STEGO USA is based in Atlanta, Georgia, smack in the middle of the Southeastern U.S. It’s March, and spring is right around the corner. Many employees have been using individual office heaters for the winter season to stay comfortable. Facilities managers have strict regulations on the types of heaters that may be used, as there is a risk of fire or high power draw inside an office building.
We have personally experienced this hazard in our own office building. One of our office employees is cold-natured and uses two space heaters to keep her office warm. Recently, on a very cold day, between the draw of extra space heaters and our office thermostat, it tripped our local circuit, cutting power to the heaters, the computer monitors, lamps, printers, etc. for our section of the office. Until someone from maintenance could reset the panel, we could not work.
In electronics enclosures, designers include heaters to avoid temperature drops inside the cabinet, preventing the formation of condensation.
Condensation, if not controlled, can lead to safety or reliability issues for the electronics contained within.
Reliability is sometimes better stated as downtime avoidance – kind of like our office example above. As users, we expect uptime – and so do your customers.
There are many choices in cabinet heater technologies, but the two most prevalent are Resistive and PTC. Both accomplish the same task but in different ways.
Resistive heating is the process of converting electricity into heat energy. Fixed wattage heaters are typically manufactured with resistive wires or etched circuits. A toaster is a great example of resistive heating where the wire in a fixed wattage heater must reach a very high temperature to dissipate the desired temperature across the area to be heated. A thermostat or temperature sensor is used to keep the heater from overheating. This single point sensing method remains one of the crucial problems with fixed wattage heaters.
Any sensor or circuit failure can lead the heater to reach dangerously high temperatures, thus becoming hazardous to the user. Furthermore, the heater will continue to draw power if the temperature sensor does not detect the malfunction.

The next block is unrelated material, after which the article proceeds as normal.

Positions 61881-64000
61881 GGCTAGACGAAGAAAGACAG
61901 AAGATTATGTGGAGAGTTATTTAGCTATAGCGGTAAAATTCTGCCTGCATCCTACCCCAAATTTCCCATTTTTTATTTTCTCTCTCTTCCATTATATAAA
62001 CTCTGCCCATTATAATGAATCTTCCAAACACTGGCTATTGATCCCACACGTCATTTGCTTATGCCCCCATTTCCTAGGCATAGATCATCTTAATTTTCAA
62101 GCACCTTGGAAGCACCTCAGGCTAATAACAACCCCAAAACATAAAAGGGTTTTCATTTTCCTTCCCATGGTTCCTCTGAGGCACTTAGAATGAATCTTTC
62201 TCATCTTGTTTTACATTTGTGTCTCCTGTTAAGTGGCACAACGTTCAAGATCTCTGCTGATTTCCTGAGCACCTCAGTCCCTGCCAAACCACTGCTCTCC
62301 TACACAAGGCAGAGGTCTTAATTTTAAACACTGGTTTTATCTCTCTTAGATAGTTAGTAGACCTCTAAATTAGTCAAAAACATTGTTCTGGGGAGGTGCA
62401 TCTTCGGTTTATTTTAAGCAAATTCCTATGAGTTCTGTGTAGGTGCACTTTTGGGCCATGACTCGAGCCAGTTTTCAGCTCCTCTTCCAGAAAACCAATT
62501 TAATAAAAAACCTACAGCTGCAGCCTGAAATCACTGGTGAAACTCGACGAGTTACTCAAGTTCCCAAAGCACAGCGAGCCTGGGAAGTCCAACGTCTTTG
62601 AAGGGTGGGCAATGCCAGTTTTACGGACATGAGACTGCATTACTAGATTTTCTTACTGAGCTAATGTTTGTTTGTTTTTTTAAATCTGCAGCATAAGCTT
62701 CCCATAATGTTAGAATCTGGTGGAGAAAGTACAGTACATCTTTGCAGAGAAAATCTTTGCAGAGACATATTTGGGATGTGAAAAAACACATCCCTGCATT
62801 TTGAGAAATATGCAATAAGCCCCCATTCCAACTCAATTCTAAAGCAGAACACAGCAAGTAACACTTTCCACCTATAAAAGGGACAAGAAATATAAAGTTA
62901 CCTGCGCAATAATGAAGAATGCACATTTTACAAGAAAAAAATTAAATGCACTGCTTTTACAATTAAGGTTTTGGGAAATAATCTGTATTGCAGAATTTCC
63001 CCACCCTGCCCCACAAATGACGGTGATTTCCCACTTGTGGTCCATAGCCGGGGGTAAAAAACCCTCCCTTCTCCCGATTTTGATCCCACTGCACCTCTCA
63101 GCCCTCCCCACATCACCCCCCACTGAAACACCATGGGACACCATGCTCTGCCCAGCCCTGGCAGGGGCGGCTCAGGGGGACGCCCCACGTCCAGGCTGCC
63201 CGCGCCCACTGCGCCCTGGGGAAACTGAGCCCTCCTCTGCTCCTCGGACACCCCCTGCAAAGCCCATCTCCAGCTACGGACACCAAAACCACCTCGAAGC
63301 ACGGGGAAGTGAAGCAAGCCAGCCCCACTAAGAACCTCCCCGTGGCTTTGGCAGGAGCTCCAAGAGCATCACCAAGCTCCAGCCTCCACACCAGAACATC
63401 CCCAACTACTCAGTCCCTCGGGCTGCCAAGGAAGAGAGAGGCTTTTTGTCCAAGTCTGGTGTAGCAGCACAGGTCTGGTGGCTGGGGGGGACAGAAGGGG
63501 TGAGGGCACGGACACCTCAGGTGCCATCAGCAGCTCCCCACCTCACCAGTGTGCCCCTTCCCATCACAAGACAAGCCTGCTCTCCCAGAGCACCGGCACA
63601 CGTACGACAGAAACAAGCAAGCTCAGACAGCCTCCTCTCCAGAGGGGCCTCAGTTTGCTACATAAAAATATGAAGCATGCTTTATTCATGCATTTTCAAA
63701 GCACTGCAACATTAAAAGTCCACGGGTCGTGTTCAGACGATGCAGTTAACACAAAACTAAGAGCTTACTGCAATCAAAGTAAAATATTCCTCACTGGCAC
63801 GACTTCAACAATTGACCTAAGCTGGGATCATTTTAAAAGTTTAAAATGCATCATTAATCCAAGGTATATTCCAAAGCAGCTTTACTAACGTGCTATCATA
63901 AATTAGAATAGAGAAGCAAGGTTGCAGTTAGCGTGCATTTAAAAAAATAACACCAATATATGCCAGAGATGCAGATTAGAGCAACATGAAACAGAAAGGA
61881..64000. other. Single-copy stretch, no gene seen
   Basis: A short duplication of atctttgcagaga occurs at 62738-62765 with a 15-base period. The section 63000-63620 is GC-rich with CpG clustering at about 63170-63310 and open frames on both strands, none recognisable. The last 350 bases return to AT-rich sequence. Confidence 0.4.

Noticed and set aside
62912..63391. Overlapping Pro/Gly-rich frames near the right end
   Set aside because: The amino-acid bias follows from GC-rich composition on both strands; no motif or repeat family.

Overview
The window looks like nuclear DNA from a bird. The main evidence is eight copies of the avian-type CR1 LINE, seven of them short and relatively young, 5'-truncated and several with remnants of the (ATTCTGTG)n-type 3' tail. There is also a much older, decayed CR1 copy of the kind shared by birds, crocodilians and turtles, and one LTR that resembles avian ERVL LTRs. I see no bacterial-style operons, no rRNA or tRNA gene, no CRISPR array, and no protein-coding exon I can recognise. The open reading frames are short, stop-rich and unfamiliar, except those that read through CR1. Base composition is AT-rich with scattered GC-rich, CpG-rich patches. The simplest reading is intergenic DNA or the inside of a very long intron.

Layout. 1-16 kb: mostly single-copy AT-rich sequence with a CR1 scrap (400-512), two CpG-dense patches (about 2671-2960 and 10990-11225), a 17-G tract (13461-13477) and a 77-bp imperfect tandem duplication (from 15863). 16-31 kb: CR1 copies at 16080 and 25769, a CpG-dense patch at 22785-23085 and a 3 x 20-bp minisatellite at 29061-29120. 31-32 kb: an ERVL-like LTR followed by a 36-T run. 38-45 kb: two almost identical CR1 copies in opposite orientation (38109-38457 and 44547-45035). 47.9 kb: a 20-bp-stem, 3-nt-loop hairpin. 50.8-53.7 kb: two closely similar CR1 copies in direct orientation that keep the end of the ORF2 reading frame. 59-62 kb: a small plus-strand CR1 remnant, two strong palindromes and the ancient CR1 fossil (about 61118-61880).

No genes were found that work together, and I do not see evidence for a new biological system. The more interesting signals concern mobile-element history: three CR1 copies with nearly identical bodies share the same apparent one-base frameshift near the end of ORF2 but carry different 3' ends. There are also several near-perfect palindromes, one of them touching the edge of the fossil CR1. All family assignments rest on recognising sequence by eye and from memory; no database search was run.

Other potential failure modes associated with fixed wattage heating include hot spots, broken conductors, and overheating.
Positive Temperature Coefficient (PTC) heaters are self-regulating heaters that run open-loop without any external diagnostic controls. While traditional fixed-resistance heaters employ wires and coils to generate heat, PTC heaters use conductive inks printed on thin, flexible polymer-based substrates.
Scoring high on reliability and efficiency, PTC heaters are ideal for products that require safer, faster, and more uniform heating.
The material properties allow the PTC heater to act as its own sensor, eliminating the need for any external feedback controls. As a result, the heater inherently removes the risk of overheating.
Electronics cabinet designers have multiple competing priorities – uptime, cost efficiency, risk mitigation, and others. By selecting PTC heaters, you’re picking the right solution for you and your customers, reducing your headaches in the short term, and in the long term.
Designing complex electronics that perform perfectly outdoors is, well, complex. At STEGO, we believe that protecting those complex projects from extreme climates should be the simplest part of your design. That’s why we use German engineering to create the highest quality thermal management components to protect your designs from anything Mother Nature throws at it. We’ve been pioneering Thermal Management for over 40 years now. With STEGO parts installed, you can rest easy that your complex design is reliably protected for the long haul.